Gerry Thornley: Expect All Blacks to revive mood of dark intent from Dublin
All Blacks enter series decider in vulnerable state having lost Smith, Crotty and Williams
By this point a dozen years ago, the Lions tour was miserable. There was only a dead rubber to look forward to, and the Lions were way off the All Blacks’ pace. It was the longest week ever.
There was no detour to Queenstown. The tens of thousands of Lions fans trooped around Auckland. It rained every day. No, really, it did. The mood hadn’t been helped by the horrible way Brian O’Driscoll’s tour had been ended.
In the current climate, with recourse to TMOs, both Tana Umaga and Keven Mealamu would have been red-carded. Well, maybe if a strong referee like Jerome Garces was in charge. Perhaps not had Jaco Peyper been the referee, for one was left with the abiding impression that had he been in charge last Saturday, he was not of a mind to brandish a red card at Sonny Bill Williams. In any event, even the 2005 Lions might have beaten 13 men in the first Test.
But, compounded by Clive Woodward and Alastair Campbell orchestrating the ensuing PR campaign, save for, ironically, an editorial in the New Zealand Herald, New Zealand rugby and the All Blacks became even more indignant and defiant.
The mood turned a little toxic, even off the pitch. Talking to Irish fans who were part of the Lions’ supporters here 12 years ago, the mood this time has been altogether better. Maybe the comparatively friendlier weather has helped, but given the heated contests and heightened tension, they say it has been a different experience altogether.
Perhaps because of their experience from hosting the 2011 World Cup so efficiently, this rugby-mad nation is also essentially a very rugby-friendly country. The fans have mixed happily and raucously. The NZ Tourism Board and the NZRU have been outstandingly efficient and generous hosts. Their Irish counterparts could learn plenty.
The red card incurred by SBW last Saturday is not remotely comparable to Speargate. There has been virtually universal agreement that his shoulder into Anthony Watson’s head merited a red card. Nor has there been an outcry to Sean O’Brien being cleared after being cited.
This time we also have a series decider, and a momentous rugby match. Outside of a World Cup, it’s hard to conceive of a bigger one. So there’s plenty enough to be going on with.
For the first days of this week, the two squads have been going about their business in contrasting fashion. The Lions have been based in a hotel outside Queenstown, where there wouldn’t have been much chance of a respite given about a quarter of the Red Army have taken a break here as well.
Hence, if not lying low and having coffee time together or with family and friends, they have been able to take helicopters to the aptly named Remarkables and to Milford Sound, shotover jets and the Nomad Safari, which is a 4x4 tour around the area.
The All Blacks headed straight to Auckland for a full week’s preparations there. In their moment of defeat last Saturday, when Kieran Read spoke of already looking forward to the series decider, beneath the pierced smile you knew there was a bitter intent. As an aside, this will be his 100th cap, making him only the eighth All Black to reach the milestone.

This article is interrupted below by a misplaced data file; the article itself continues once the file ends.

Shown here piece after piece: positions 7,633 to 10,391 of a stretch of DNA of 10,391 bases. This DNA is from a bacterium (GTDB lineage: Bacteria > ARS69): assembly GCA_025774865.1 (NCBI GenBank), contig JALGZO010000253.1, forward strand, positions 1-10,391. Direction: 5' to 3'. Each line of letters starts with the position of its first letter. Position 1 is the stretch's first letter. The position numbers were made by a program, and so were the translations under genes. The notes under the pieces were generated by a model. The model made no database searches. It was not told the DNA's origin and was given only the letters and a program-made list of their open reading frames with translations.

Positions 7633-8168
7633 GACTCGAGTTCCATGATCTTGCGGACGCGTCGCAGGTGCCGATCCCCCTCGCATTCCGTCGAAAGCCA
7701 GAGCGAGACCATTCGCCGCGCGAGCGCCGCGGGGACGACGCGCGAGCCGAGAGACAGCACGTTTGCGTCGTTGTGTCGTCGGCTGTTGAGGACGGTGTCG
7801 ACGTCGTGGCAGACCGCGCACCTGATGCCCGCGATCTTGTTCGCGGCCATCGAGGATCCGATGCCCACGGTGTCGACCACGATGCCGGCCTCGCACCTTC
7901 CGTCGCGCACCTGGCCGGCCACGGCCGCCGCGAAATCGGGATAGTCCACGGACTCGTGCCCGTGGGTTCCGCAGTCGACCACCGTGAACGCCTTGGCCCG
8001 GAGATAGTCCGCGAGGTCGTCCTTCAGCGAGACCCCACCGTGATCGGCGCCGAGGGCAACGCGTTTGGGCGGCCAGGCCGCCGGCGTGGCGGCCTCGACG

After just his second defeat in 24 games as captain (and we know what happened after the first one) this is the biggest test of his leadership. These All Blacks will be even more motivated than they were in spitefully vengeful mode in Dublin.
A few days before the second Test, Johnny Sexton was asked if the Lions needed to replicate the same kind of mood which the All Blacks demonstrated when avenging their Chicago loss in Dublin a fortnight subsequently.
“I don’t think so because if we did that we’d get a couple of red cards,” he quipped. Or at least he said with a wry grin, before going on to say that the Lions’ need to win more confrontations and physical battles had to be married with discipline.
Yet coming into this third Test, there is, possibly, also a degree of vulnerability, or at any rate uncertainty, about the All Blacks. The frontrow, secondrow, backrow and, to a large extent, halfback combinations remain fairly settled. But beyond that, the All Blacks have lost Ben Smith, Ryan Crotty and now Sonny Bill Williams.
Last Saturday, the inexperienced Rieko Ioane was successfully targeted in the air, and the All Blacks’ policy of picking a specialist centre on the bench again resulted in Beauden Barrett being shifted to fullback. And superbly adaptable fullback though he is, any opposing team would prefer to see him back there than at the position where he became the World Player of the Year in 2016.
What’s more, the All Blacks opted to pick the uncapped Ngani Laumape on the bench, who on several occasions looked out of sync with his team-mates when the Sexton-Owen Farrell axis put width on the Lions’ game.
There remains an outside chance that Crotty, the Conrad Smith-type or glue that stitches the All Blacks’ backline together, may return but it’s unlikely and would be a gamble.
Despite rumoured to be bound for Toulon, SBW’s four-week suspension has led to Malakai Fekitoa finding a way back into the squad, and it could be that he will be restored at outside centre, with Anton Lienert-Brown shifting to “12”, which is the same partnership the All Blacks used in their revenge mission to Dublin. That was only their second time together, the last being the subsequent win in Paris a week later.
But re-uniting these two would be in keeping with reviving the All Blacks’ mood of dark intent in Dublin. Expect more of the same.